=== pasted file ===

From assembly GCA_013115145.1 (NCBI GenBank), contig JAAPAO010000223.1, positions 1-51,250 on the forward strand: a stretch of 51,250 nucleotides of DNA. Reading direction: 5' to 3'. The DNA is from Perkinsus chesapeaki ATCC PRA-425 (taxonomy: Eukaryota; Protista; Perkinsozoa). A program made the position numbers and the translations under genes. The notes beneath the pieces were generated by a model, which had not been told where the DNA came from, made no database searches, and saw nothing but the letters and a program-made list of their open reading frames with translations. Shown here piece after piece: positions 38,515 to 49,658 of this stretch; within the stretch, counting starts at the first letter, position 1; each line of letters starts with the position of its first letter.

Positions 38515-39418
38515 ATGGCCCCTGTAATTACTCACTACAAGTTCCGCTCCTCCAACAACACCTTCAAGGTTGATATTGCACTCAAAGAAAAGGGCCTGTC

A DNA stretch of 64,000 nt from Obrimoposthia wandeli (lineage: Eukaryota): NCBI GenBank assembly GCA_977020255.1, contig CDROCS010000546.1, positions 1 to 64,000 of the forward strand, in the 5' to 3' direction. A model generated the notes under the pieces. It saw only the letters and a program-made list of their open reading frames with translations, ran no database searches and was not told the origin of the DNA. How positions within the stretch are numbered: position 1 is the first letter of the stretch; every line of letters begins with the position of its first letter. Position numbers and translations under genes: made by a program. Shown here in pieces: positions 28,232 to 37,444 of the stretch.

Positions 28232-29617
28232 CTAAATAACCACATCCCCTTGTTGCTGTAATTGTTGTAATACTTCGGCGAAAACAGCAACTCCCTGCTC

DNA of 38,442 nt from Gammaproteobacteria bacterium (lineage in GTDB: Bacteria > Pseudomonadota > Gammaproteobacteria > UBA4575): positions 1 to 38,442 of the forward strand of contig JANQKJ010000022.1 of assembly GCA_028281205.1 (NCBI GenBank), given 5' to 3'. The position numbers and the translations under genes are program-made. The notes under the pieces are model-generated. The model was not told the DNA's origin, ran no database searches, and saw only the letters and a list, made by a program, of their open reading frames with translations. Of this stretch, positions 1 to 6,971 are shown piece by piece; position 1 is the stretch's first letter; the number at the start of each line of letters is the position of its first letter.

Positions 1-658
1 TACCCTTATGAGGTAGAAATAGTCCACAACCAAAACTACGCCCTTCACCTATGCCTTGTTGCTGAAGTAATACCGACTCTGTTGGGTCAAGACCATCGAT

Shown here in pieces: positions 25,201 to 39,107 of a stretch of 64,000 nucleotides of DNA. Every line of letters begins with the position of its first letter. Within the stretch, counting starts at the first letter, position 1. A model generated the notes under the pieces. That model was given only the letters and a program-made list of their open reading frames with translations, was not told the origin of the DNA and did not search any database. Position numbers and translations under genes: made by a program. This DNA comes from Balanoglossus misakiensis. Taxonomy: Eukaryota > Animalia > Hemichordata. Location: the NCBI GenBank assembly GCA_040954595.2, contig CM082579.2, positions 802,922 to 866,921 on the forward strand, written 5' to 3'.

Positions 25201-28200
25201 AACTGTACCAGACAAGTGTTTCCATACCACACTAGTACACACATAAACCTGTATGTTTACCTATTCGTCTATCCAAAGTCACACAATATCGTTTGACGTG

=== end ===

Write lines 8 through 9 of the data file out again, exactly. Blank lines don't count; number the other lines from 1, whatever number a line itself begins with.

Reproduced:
Positions 1-658
1 TACCCTTATGAGGTAGAAATAGTCCACAACCAAAACTACGCCCTTCACCTATGCCTTGTTGCTGAAGTAATACCGACTCTGTTGGGTCAAGACCATCGAT